Sunday, May 3, 2015

A fish?

Yesterday M came to me, out of nowhere, choked with sobs.  His wife was going die.  He snuggled up beside me for comfort and cried quietly while I tried to figure out where this was coming from.

No, I didn't forget to update regarding a recent elopement.  He's still single.  And he's still six-and-a-half.  

I don't know what brought it on, but the inevitablity of her death had him in deep despair.  It may not have been rooted in his current reality, but his grief was real, nonetheless.  

I offered condolences and told him that he and his wife would have every reason to expect years and years of happy times together before they needed to think about anything like that.  But I couldn't actually deny it, and he knew it.

He finally wiped his eyes and made a decision.  He wouldn't get married, then he wouldn't have to worry about losing his wife.  I recalled the adage, "It is better to have loved and lost than never loved at all."  He didn't agree. 

Two minutes later he was fine, and I was the one worrying.  This is the kind of stuff that is so hard about parenting.  If he just said he didn't want to get married, I wouldn't give it a second thought.  A six year old's whim is nothing to waste valuable worry time on.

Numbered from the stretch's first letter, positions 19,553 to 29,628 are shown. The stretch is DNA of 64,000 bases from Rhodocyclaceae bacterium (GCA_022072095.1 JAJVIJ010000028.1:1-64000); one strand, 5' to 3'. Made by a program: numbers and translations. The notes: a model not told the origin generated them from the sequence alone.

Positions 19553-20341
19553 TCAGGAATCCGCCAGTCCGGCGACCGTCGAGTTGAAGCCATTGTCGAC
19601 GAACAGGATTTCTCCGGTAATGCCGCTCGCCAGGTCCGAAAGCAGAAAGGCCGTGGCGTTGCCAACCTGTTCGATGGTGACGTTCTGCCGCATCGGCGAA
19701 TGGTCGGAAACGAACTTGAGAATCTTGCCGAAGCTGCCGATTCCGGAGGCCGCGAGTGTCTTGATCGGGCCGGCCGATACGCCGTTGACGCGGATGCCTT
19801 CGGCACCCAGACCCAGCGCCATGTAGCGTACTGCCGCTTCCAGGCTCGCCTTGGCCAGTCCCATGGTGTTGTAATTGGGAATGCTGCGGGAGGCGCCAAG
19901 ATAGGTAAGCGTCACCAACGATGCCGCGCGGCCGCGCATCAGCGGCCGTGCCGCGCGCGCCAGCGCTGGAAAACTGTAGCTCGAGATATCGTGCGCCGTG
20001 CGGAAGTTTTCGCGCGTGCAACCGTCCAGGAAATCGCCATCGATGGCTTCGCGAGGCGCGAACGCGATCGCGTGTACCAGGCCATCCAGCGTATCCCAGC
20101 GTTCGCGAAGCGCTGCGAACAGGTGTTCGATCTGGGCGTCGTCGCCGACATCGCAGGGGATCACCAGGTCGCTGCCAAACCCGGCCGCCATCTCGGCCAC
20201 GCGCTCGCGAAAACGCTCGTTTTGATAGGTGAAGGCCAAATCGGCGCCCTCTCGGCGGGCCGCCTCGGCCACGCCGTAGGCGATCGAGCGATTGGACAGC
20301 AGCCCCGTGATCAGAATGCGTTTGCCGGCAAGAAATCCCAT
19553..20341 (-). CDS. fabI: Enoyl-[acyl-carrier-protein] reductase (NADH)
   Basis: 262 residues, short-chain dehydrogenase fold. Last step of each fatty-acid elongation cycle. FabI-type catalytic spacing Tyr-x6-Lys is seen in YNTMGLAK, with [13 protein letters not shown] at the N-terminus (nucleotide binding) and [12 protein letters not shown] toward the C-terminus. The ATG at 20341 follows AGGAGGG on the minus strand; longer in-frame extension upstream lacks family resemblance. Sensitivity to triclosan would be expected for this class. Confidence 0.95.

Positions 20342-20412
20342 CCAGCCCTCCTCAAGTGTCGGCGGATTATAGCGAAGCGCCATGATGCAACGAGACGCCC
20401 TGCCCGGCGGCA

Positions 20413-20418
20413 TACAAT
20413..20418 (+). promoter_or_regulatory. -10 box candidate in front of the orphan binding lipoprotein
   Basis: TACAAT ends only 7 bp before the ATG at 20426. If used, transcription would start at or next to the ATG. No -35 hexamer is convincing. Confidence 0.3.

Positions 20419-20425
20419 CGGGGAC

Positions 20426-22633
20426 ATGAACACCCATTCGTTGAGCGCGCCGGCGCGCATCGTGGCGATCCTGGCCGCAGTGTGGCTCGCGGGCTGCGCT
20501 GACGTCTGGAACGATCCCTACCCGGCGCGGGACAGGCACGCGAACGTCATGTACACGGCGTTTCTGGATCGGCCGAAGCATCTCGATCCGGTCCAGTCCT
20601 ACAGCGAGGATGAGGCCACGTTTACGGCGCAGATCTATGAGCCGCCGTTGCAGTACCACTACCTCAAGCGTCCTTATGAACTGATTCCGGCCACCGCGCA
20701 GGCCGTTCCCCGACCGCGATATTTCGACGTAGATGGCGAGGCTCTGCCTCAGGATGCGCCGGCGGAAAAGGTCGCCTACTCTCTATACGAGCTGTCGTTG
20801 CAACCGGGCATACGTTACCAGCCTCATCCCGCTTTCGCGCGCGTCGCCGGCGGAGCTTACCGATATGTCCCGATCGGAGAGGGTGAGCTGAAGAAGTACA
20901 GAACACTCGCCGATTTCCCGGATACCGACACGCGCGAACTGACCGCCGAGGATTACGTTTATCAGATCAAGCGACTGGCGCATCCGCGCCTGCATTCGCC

But this was a conclusion, not a fleeting thought.  He was truly heartbroken until he found the "out".  M has always been a big feeler. His emotions - though not out if control like they once were - are raw and on his sleeve.  He is a happy child, but not happy-go-lucky.  Not blissfully unaware, like most kindergarteners.  I worry about him making decisions like that to avoid big feelings.

He has every right to make unwise decisions or come to less-than-perfect conclusions.  He's six!  I know that. But it's my responsibility to make sure that kind of thinking doesn't become habitual in him.  That's why I worry.  Being a parent is not for the weak!  

He has been asking for a pet.  Maybe it's time.  For a fish.  Or, better yet, a series of well-loved, short-lived fish.  Better to have loved and flushed than never loved at all.

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